Ramen Revisited: Rainy Day Antidote
President Obama is on the radio outlining his plan to save the auto industry. His voice is filled with fierce determination. He wants to move ahead and assure us all that U.S. car manufacturing won’t die, but he clearly wants to teach some lessons along the way. No more free rides. I listen as he reaches out to those ailing from this weak, terrible economy. Outside my office window, rain spits. It’s all enough to make a girl depressed.
Out come the rain boots, the slicker, and the dog. Off we go into the woods to try to fight the extreme grayness that seems to be taking over. It’s so easy to hear bad news these days. It takes a serious effort to stay on the sunny side.
The mud on the trail feels like it’s sucking my black rubber boots into the early spring earth and the dog is lagging behind drinking from every puddle she finds. I am getting crankier and thinking about turning back. But I make a promise to myself: I won’t go home until something shifts. Like the President, I am determined to move ahead, and find a new mood, a new outlook on this Monday morning.
I have used this line before. I suddenly remember when, several years ago, my oldest daughter left her hour-long interview at the college of her choice. We walked out of the ivy-covered stone admissions building. “I blew it,” she said, as if her statement were fact. “There’s no way I’ll get in. I’m screwed.” We got into the car and drove; she ranted and got more dramatic and darker with each city block. Near her grandmother’s apartment in a neighborhood she was familiar and comfortable with, I pulled the car over.
“I think you need a walk,” I told her. “Get out.” She looked at me like I was a crazy stranger. “I mean it. You need to clear your head and shift. Walk back to Granny’s and meet me when you’re ready to talk.”
She sat there silently and gave me the kind of stare that only a teenager knows how to give.
“You’re serious?” she asked.
“Yup,” I said and she got out of the car, slammed the door hard enough to almost do damage, and was gone. I drove away and was filled with panic. What did I just do pushing my daughter out of the car into the city streets alone? I circled the car around and looked for her, but she was nowhere to be seen. I parked, went to my mother-in-law’s apartment, and waited anxiously. An hour later my daughter returned, safe and happy. She found a street fair. She saw some “cool art,” and felt “way better.” (P.S. She got into the school. Early admission!)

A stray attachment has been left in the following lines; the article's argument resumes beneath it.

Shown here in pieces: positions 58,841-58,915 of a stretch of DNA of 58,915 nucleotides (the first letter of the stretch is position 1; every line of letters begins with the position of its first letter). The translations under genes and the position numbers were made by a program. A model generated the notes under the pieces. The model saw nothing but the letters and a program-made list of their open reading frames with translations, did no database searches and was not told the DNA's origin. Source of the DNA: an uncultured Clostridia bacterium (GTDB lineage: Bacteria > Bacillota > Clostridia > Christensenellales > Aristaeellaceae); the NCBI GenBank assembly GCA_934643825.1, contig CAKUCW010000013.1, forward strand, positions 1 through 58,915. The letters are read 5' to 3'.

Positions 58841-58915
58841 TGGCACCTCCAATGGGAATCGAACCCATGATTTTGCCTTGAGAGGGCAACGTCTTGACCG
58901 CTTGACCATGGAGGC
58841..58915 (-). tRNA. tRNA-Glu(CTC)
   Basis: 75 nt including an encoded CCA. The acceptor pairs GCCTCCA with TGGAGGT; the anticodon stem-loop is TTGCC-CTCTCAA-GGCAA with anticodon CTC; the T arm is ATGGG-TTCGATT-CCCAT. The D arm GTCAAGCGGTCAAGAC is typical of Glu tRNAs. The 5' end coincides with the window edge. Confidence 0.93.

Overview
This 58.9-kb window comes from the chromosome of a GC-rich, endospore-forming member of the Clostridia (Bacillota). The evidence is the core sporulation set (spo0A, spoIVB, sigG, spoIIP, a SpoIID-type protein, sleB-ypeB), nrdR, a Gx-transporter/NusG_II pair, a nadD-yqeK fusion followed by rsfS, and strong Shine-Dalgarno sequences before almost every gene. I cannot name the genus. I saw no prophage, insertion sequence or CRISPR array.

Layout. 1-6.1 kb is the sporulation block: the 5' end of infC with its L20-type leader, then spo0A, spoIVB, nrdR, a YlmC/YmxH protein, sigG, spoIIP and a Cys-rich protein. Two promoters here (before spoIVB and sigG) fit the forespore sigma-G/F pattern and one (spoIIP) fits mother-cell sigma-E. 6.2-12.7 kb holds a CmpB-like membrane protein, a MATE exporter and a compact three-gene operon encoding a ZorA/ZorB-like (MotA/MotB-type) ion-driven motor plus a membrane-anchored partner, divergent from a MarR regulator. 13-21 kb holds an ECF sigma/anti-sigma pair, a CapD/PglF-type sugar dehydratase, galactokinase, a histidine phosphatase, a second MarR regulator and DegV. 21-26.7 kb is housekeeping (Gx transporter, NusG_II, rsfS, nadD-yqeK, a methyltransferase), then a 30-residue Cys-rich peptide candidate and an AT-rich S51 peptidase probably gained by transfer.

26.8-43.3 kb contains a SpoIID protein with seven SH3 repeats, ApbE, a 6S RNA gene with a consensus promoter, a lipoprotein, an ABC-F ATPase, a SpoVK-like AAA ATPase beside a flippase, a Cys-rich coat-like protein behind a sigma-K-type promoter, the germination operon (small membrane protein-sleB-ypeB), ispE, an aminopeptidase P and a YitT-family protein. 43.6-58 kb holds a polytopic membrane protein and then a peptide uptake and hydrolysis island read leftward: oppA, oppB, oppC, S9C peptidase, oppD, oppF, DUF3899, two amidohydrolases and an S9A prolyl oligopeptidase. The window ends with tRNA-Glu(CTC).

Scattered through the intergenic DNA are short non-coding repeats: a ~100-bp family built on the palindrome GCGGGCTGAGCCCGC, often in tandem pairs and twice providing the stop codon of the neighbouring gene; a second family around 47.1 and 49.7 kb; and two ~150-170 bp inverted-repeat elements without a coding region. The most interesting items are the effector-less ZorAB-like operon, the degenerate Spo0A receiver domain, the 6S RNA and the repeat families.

Walks are like that — the way they clear your head and bring back memories you thought were long gone. In fact, walking is the best therapy I know. And walking with a loving canine is an extra dose of medicine. About an hour into my walk I was splashing through the puddles like a happy child. The grump in me had dissolved. I followed the dog past some scrubby brush. There, alongside a rapidly running stream, I caught sight of tiny, baby skunk cabbage. Popping out of the mud was miniature, four-inch maroon and green spottled leaves. When skunk cabbage unfurls and is fully grown it has an awful, off-putting odor and looks like some scruffy wild cabbage someone scattered in the woods. But in the very early spring these tiny plants look like exotic orchids. They are the first “flower-like” plant to appear around here, and for me it was just what the doctor ordered. I was ready to head home and have a different kind of day.
Inspired, wet, and cold, the way early April in Maine can be, I turned to my other refuge — the kitchen. If walking is my number-one therapy than cooking comes next. (It’s hard to cook well when you’re in a truly bad mood.) I was brought up to believe that chicken soup was the cure for all that ails you. So that’s where I started. A big pot of chicken and vegetables gently simmered on the stove, the whole house filled with the scent of sunnier days. But this rainy April night called for something a bit more exotic and promising than plain-old-chicken soup. So I decided to make Japanese-style ramen soup, adding miso paste, scallions, ginger, coriander, spicy chile paste, and ramen noodles to the broth. An antidote for a difficult day, one I highly recommend.